Dodgers Happy and Safe At Home


Players from the Dodgers and Diamondbacks watch as a squadron of U.S. Navy FA-18C Hornets perform a pre-game flyover on Tuesday, April 13 at Dodgers Stadium. (photos MIKEY HIRANO CULROSS/Rafu Shimpo)


Rafu Staff Writer

DODGER STADIUM.—That baseball begins its season in the spring fosters the ideal atmosphere for op­timism, and the glass was definitely half full for the Dodgers and their fans Tuesday, as the L.A. baseballers returned from a not-so-glorious road trip to begin the 2010 season.

Perfectly tailored weather greeted the sellout crowd, with sunny skies and comfortably mild temperatures, and the men wearing the home uni­forms were at ease not only in their own clubhouse and dugout, but at the plate as well.

Manny Ramirez, Casey Blake, Matt Kemp and Andre Ethier all hit home runs as the Dodgers pushed around the Arizona Diamondbacks for a 9-5 win. The victory is a welcome one, after starting the year on the road with a record of 2 wins and 4 losses, and the dubious statistic of eight errors during that stretch.

But the road woes took a back seat to the ceremony and reuniting with old friends on Tuesday. Opening Day is always an occasion that the players seem to enjoy as much as the fans, with many of the athletes taking a little extra time to sign autographs or pose for photos with spectators.

Dodgers team photographer Jon SooHoo is marking his 25th year with the organization this year, working what he calls a "dream job."

It’s also a time for heroes of the past to resurface. Former Dodg­ers Eric Karros, Steve Finley, Don Newcombe, Ron Cey and Fernando Valenzuela were all on hand.

So was former first baseman Steve Garvey, one of the most popular Dodgers of all time, as part of the record-setting quartet of the 1970s that included Cey, Davey Lopes and Bill Russell.

As Garvey chatted with dignitaries on the field and near the seats, several fans–some who weren’t born until after his retirement–shouted words of praise, as if he might still consider putting on a uniform.

Black Eyed Peas member, who had the honor of throwing out the ceremonial first pitch, became a little starstruck himself when Garvey ap­proached.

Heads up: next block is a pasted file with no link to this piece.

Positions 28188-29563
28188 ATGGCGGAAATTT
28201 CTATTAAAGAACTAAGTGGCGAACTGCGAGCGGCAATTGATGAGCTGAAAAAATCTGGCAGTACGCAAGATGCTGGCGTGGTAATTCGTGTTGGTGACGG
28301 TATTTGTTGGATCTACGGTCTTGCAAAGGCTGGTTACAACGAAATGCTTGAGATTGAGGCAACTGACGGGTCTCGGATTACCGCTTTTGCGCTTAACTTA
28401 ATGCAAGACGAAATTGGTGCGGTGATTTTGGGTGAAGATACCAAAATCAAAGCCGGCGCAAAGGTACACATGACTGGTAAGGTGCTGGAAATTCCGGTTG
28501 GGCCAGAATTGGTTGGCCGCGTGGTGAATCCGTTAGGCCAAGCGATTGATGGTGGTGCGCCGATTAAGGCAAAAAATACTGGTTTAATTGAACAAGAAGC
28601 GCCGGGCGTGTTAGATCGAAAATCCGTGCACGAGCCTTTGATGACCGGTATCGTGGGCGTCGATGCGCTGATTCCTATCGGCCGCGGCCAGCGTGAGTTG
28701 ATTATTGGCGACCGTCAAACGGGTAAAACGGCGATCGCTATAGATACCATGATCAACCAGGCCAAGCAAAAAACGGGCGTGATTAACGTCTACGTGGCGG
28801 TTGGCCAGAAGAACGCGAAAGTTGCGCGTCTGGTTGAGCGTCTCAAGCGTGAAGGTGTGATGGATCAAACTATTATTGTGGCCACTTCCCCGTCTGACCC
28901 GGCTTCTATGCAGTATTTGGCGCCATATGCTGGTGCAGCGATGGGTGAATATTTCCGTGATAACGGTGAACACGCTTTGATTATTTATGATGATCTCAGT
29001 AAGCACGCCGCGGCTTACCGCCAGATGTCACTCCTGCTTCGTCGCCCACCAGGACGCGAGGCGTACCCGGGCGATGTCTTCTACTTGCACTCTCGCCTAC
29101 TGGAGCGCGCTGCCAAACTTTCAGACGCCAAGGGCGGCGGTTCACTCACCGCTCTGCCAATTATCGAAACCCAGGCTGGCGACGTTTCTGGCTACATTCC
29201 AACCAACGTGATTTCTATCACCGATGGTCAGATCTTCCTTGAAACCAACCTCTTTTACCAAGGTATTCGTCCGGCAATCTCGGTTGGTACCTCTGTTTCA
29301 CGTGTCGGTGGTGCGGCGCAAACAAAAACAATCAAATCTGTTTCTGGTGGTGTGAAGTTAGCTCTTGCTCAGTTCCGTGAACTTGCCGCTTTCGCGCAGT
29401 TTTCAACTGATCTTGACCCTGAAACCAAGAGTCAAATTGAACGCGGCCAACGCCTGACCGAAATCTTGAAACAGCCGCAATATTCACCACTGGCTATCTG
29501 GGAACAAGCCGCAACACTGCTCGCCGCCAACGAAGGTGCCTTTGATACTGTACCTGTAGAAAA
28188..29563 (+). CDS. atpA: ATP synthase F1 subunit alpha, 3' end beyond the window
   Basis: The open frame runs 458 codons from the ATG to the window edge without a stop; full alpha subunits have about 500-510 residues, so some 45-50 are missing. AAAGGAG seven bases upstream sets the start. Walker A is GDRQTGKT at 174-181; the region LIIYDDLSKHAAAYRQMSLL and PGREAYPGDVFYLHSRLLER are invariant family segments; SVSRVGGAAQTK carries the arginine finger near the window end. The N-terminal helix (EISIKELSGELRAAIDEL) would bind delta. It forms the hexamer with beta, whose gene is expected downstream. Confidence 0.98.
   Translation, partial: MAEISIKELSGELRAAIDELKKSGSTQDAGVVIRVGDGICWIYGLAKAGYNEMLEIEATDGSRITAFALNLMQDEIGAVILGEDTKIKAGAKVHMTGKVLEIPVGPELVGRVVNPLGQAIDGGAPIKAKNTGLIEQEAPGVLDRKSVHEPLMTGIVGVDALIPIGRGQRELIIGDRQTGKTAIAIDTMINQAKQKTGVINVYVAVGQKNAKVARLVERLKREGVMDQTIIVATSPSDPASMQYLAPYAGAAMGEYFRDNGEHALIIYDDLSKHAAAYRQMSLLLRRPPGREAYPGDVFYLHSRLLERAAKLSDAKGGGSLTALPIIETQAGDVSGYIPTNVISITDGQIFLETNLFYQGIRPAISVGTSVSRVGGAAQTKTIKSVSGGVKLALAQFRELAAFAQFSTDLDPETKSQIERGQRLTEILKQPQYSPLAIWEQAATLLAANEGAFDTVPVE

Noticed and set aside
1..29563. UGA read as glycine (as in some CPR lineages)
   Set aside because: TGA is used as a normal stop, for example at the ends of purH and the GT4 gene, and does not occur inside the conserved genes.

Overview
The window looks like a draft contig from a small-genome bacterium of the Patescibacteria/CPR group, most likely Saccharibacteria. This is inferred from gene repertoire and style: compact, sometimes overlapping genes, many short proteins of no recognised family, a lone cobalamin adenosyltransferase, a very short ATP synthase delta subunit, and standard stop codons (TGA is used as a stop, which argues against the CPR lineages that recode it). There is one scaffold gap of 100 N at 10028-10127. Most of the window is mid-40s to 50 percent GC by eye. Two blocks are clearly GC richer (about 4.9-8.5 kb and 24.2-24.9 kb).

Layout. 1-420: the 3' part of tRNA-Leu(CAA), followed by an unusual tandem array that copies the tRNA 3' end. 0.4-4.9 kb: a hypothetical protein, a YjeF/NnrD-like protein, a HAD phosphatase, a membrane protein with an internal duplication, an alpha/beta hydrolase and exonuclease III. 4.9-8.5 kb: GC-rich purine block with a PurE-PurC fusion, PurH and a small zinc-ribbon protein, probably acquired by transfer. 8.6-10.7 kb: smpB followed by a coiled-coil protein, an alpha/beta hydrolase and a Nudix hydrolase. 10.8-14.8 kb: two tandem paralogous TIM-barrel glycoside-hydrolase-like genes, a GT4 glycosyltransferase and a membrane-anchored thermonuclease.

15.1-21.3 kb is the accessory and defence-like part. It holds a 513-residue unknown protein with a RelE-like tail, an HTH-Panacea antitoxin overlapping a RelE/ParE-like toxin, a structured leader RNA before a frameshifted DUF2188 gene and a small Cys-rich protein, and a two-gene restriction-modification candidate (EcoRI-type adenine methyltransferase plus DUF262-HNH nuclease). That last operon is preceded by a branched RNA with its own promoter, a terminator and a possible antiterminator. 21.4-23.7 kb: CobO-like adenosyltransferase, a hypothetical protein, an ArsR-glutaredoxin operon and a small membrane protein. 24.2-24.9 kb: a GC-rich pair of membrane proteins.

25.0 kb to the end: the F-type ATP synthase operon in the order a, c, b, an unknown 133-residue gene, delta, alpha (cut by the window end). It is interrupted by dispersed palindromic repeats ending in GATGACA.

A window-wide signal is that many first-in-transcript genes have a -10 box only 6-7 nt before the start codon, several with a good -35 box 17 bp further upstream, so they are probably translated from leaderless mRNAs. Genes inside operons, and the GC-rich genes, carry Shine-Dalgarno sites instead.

“That whole era, with Garvey, Fernando, Dusty Baker, that was the best time,” said the singer-producer, who was born William Adams, Jr. and played little league in East L.A. “I’m nervous now. This is a dream, but if I hadn’t been given the chance, I’d be in the stands with kids from our local park.”

Chuck Din of Anaheim brought daughter Emma to her first ever game.

For his part, Garvey said even to this day, it’s warmly gratifying to hear the cheers of fans.

“That was a great time to grow up,” Garvey said. “I was very lucky and proud to be a part of it.”

Opening Day is also a time to recognize milestones. Kemp received his Gold Glove Award for outstand­ing play in the outfield last year, and he and fellow outfielder Ethier were honored for their clutch hitting in 2009.

Off the field, team photographer Jon SooHoo begins his 25th year with the organization, doing a job he said is like a dream.

“Everyday is wonderful,” said SooHoo, an L.A. native and graduate of John Marshall High School in Los Feliz. “I love being able to say I work exclusively for one club. This is my office, not only behind a desk, but everywhere in the stadium.”

Dodger starter Hiroki Kuroda, whose 2009 season was marred by the injury he

Hiroki Kuroda fists bumps his teammates during roster introductions.

sustained after being hit in the head by a line drive, said he didn’t alter his off-season activities in Japan, but has tried to change his outlook on the new season.

“I didn’t really change much dur­ing my workouts in Japan, but the way I approached them mentally is different,” Kuroda explained. “I want to prepare myself so that I will last the entire season without being injured like last year.”

Now in his third season with the team, Kuroda has been one of the early bright spots in the Dodger rota­tion in 2010 (1-0 with a 1.20 ERA in 15 innings), a position he’d like to keep.

“Aside from the numbers or stats, I ‘d like to pitch the whole season without any injuries, that’s my first goal. Since I’m a starter, I’d like to throw at least 200 innings this sea­son,” he said.

The newly-remodeled Dodger clubhouse is lined with quotes above the lockers, from former greats who have passed through in years gone by. Asked what he might say if his own words were to be immortalized on the wall, Kuroda let out a hearty chuckle and took several moments to consider.

“Don’t take it for granted that you get to wear this uniform every day,” he said. “You have to work hard to be at this level. Work hard every day.”

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For more photos check out our Dodgers Opening Day photo journal here.


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